The Ludwig Classification uses three stages to describe female pattern genetic hair loss:

Type I: Early thinning can be noticed which is easily camouflaged with proper grooming. In patients suffering from Type l there is too little hair loss to consider surgical restoration.
Type II: It is characterized by significant widening of the midline part and noticeably decreased volume. The hair transplant might be considered if the donor area in the back and sides of the scalp is stable.
Type III: This type is marked by a thin, see-through look on the top of the scalp. This is often indicative of generalized thinning..

The most common type of hair loss in women occurs in a diffuse pattern. Diffuse hair loss is most often hereditary. It can also be caused by underlying medical conditions, medication, and other factors. Common or hereditary baldness in women, also called female pattern alopecia, is genetic and can come from either the mother or father’s side of the family. It is caused by the actions of two enzymes; aromatase (which is found predominantly in women) and 5-a reductase (which is found in both women and men.)

Medical conditions that can cause hair loss in women:

A relatively large number of drugs can cause “telogen effluvium,” a condition where hair is shifted into a resting stage and then several months later, it sheds. Fortunately, this shedding is reversible if the medication is stopped, but the reaction can be confused with genetic female hair loss if not properly diagnosed. Chemotherapy causes a diffuse type of hair loss called “anagen effluvium” that can be very extensive, but often reversible when the medication is stopped. Drugs that can cause diffuse hair loss in women are:

Localized Hair Loss

Although there are a host of dermatologic conditions that cause hair loss, they produce a pattern that is different from the diffuse pattern of genetic hair loss commonly seen in women and are easily differentiated from it by a dermatologist. Localized hair loss in women may be sub-divided into scarring and non-scarring types. Alopecia Areata is a genetic, autoimmune disease that typifies the non-scarring type. It manifests with the sudden onset of discrete, round patches of hair loss associated with normal skin. It can be treated with local injections of steroids or ACell+PRP. Scarring Alopecia can be caused by a variety of medical or dermatologic conditions such as Lupus, Lichen Planus or local radiation therapy. Hair loss from injuries or from local medical problems that have been cured, are usually amenable to hair transplantation. Radiotherapy can cause both scarring and non-scarring localized hair loss and it also can be treated with surgical hair restoration if the area is not too large. Localized female hair loss that occurs around the hairline after face-lift surgery may be permanent. Traction Alopecia, the hair loss that occurs with constant tugging on the follicles, can also be permanent if the habit persists for a long period of time. Both of these conditions can be treated with hair transplantation.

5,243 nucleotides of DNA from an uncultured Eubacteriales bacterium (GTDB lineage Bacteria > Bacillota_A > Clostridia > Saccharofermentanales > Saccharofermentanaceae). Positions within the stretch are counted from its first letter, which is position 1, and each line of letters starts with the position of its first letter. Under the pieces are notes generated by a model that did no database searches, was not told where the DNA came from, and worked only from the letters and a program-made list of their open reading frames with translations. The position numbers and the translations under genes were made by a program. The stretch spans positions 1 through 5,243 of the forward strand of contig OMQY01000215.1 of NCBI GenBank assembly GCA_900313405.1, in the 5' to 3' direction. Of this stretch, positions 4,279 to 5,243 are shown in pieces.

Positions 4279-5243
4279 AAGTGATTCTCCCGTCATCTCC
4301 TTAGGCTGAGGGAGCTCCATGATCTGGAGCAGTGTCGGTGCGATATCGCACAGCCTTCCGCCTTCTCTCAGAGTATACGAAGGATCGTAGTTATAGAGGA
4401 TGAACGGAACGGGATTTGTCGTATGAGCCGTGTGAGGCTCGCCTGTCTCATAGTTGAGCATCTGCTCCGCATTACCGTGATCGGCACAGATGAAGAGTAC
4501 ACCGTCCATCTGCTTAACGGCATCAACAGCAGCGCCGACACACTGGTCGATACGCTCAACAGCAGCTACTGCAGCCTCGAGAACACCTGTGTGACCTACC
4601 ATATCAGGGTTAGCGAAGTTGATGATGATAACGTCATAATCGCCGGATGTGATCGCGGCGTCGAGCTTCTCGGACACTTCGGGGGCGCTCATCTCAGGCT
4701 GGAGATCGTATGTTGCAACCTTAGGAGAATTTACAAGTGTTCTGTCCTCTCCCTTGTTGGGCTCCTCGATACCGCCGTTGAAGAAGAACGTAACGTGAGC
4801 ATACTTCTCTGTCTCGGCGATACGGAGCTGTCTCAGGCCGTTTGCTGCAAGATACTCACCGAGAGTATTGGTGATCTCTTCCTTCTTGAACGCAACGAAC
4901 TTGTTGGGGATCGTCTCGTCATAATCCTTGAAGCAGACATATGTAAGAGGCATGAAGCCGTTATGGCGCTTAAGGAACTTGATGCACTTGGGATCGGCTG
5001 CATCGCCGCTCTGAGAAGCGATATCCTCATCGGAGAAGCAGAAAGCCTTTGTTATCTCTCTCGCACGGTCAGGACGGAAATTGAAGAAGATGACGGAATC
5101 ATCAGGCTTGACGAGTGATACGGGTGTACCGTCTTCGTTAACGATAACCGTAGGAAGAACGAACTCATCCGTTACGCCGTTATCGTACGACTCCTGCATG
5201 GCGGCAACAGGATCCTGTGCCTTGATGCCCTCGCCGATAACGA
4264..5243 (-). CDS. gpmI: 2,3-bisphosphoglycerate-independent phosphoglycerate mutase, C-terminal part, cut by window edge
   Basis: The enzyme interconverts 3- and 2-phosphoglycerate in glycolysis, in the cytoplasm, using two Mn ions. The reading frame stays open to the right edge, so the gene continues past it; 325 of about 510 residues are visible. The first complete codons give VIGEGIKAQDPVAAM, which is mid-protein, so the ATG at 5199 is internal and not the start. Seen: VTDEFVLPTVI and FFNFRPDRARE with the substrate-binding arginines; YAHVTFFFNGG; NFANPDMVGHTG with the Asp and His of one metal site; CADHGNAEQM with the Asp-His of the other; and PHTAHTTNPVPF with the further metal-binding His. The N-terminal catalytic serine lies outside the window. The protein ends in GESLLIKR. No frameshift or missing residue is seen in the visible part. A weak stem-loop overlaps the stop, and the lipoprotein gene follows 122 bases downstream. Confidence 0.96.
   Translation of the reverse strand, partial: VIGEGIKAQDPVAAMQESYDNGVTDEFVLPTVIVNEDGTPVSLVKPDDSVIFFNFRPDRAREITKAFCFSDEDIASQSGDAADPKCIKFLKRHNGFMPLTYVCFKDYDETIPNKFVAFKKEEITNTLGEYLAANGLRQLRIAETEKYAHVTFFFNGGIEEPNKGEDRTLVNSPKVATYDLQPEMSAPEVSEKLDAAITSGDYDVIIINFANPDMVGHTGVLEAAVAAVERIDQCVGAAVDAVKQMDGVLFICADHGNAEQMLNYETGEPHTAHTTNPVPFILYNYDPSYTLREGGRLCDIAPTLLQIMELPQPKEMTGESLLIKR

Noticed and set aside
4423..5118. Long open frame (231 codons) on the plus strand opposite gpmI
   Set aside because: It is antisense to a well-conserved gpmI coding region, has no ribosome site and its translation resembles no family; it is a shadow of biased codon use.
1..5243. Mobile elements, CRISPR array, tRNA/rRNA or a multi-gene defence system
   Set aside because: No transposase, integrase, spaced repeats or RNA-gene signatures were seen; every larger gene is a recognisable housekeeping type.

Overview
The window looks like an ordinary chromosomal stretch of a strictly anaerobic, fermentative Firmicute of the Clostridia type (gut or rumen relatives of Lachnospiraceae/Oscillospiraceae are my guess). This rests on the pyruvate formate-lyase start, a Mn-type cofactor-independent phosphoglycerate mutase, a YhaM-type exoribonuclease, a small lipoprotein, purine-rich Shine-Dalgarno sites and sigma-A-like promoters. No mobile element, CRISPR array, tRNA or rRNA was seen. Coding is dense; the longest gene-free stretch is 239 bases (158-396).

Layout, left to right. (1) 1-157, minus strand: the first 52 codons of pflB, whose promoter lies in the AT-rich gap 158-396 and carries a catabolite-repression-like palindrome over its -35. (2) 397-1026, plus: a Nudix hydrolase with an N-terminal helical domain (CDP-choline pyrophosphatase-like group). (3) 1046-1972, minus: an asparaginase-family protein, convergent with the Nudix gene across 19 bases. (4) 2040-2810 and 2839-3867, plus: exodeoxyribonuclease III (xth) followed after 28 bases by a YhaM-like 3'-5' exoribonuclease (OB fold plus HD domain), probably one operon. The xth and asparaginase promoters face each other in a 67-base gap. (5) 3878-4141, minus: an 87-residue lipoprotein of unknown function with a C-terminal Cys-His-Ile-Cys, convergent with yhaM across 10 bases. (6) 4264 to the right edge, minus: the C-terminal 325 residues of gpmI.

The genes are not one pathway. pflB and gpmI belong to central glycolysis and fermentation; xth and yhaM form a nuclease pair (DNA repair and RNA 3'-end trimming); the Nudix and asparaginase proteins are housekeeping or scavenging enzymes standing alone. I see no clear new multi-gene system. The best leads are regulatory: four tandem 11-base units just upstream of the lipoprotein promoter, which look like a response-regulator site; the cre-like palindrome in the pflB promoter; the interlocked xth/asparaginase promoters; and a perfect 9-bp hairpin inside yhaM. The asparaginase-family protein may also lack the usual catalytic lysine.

Patterned Hair Loss

Women with this type of hair loss have a pattern similar to what we observe in men. In other words, they have thinning in the front or on the top of their scalp with preservation of the hair in the permanent zone around the back and sides of scalp. Thus, the balding is in a characteristic “pattern” rather than generalized. Women with patterned hair loss and a stable donor area may be excellent candidates for surgical hair restoration.

Treatment for androgentic alopecia can be difficult for women

Androgenetic alopecia is not an easy experience for women and can be detrimental to one’s self-esteem. While many drugs may work to some degree for certain women, doctors hesitate to prescribe them. What’s more, drug companies aren’t falling over themselves to test drugs specifically for their ability to prevent and treat female pattern baldness. Physicians are reluctant to prescribe systemic treatments because they can tamper with your body’s own androgen levels. The doctor will first want to confirm that the hair loss is due to an excess of androgen in the system or a sensitized “over-response” to normal amounts of androgen. Therefore, physicians often choose topical treatments, which are applied directly to the scalp.

Beginning treatment as soon as possible after the hair loss begins gives the best results, because prolonged androgenetic alopecia may destroy many of the hair follicles. The use of anti-androgens after prolonged hair loss will help prevent further damage and encourage some hair regrowth from follicles that have been dormant but are still viable. Stopping treatment will result in the hair loss resuming if the androgens aren’t kept in check in some other way. Maintaining your vitamin and mineral levels helps while you’re on anti-androgen medications.